The mayor of Springfield, Massachusetts and the city council appear to be on a collision course over control of the police department. Councilors are looking into putting a civilian board in charge of the police, while the mayor wants the department run by a law enforcement professional.
The city council is looking into resurrecting the five-member Springfield Police Commission, which was disbanded a decade ago in favor of a single police commissioner appointed by the mayor. Six councilors on the 13-member body, including council president Mike Fenton have co-sponsored an ordinance to bring back the part-time commission which would have powers to set department policy, hire, promote, and discipline police officers.
" Those decisions belong in a public forum."
Springfield Mayor Domenic Sarno has warned he will veto the proposed ordinance if it reaches his desk.
" Let the professionals run the division and keep the politics out of it. It has worked so far."
This is not the first attempt to revive some form of a civilian police commission in Springfield. But, when a proposed ordinance was debated in 2011, the city law department advised it would violate the contract of Police Commissioner William Fitchet.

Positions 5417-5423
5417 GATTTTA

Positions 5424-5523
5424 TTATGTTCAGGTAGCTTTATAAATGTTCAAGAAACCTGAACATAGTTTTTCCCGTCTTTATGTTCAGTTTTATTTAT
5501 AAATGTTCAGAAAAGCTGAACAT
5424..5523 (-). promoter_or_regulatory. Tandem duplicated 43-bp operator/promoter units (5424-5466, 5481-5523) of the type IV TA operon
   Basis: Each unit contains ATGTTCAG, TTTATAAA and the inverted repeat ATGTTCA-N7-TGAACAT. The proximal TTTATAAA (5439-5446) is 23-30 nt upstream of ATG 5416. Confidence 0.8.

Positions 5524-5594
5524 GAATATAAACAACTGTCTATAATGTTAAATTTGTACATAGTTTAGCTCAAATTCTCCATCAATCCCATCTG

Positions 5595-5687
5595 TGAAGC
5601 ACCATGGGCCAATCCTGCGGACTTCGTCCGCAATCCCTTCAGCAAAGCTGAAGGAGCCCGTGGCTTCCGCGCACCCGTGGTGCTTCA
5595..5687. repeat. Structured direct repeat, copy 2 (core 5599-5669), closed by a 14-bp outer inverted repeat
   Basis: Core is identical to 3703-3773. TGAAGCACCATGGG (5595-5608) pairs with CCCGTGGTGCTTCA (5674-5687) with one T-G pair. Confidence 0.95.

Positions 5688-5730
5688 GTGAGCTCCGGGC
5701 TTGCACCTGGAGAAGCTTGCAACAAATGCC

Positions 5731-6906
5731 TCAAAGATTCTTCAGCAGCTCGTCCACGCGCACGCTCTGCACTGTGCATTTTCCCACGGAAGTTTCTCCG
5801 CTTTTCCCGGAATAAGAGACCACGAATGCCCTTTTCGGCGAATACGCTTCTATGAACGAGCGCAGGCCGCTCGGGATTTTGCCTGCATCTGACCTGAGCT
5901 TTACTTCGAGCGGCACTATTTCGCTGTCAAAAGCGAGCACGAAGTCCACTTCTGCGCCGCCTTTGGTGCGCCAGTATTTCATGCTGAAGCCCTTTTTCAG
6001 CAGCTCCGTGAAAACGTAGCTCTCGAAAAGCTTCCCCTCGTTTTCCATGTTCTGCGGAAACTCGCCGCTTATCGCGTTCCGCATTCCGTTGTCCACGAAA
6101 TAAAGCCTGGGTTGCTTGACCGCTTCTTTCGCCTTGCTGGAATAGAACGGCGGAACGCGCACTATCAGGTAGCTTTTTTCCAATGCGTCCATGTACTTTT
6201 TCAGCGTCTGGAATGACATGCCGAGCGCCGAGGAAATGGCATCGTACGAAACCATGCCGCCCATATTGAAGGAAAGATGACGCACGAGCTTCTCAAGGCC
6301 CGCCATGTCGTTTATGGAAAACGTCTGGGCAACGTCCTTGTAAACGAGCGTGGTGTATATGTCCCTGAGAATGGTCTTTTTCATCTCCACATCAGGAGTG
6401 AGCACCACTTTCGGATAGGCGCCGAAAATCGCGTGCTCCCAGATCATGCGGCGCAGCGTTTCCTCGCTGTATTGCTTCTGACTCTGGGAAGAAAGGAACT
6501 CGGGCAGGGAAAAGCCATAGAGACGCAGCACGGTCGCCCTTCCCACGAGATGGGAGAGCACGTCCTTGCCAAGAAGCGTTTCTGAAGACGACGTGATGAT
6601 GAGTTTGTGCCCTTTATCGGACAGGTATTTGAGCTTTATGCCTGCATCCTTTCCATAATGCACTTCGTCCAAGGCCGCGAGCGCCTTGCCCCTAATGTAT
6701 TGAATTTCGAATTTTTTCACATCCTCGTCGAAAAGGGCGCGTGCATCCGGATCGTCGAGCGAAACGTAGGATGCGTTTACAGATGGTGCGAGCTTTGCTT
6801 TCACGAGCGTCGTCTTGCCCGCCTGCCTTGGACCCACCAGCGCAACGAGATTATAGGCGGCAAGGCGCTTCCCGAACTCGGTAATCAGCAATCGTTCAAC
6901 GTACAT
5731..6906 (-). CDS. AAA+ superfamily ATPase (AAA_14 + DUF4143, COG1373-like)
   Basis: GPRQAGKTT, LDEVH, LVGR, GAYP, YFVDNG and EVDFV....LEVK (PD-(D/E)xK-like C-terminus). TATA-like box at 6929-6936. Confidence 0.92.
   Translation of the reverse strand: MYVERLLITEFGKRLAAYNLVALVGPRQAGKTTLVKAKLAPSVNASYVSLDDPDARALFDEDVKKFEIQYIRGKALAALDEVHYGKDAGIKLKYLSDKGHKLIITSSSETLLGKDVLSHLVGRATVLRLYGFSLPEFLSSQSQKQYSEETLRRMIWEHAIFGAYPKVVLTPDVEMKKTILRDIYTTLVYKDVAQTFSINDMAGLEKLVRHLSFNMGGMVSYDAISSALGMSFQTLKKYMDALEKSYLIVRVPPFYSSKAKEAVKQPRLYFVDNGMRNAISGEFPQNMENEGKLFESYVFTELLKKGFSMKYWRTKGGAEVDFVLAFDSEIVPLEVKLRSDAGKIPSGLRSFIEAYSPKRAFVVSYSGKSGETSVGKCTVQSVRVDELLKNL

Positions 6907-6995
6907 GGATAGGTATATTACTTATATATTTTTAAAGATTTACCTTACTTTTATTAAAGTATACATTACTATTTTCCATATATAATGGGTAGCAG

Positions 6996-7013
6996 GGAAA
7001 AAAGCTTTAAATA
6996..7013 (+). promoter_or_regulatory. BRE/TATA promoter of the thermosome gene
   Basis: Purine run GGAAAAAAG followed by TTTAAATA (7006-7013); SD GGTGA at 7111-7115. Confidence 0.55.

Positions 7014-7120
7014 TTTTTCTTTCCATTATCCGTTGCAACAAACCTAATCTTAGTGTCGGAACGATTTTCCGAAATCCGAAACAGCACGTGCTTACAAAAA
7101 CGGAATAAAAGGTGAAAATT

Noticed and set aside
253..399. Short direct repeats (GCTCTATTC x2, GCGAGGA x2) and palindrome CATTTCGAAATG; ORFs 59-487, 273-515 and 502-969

Councilors advocating now for a police commission see an opening because Fitchet is planning to retire in June. Sarno said he plans to appoint one of the department’s three deputy chiefs to be the next commissioner.
" I am on the line too. The buck stops with me."
Community activists decried the end of civilian oversight of the Springfield police, contending that complaints from the public about police misconduct would not be adequately addressed. Council president Fenton said he does not believe that concern has been borne out.
" I have full faith in the commissioners ability to make discipline decisions and I have no gripes with how he has handled himself. My gripe is the decisions should be made in the light of day."
A seven-member advisory board appointed by the mayor examines excess use of force complaints against police officers and makes non-binding recommendations to the police commissioner. Sarno said that system will continue with the next police commissioner.
" The commissioner has followed the edicts of the civilian review board and even been harsher in some cases."
The public safety committee of the Springfield City Council is reviewing the ordinance to create a police commission and requested a legal opinion from the city solicitor.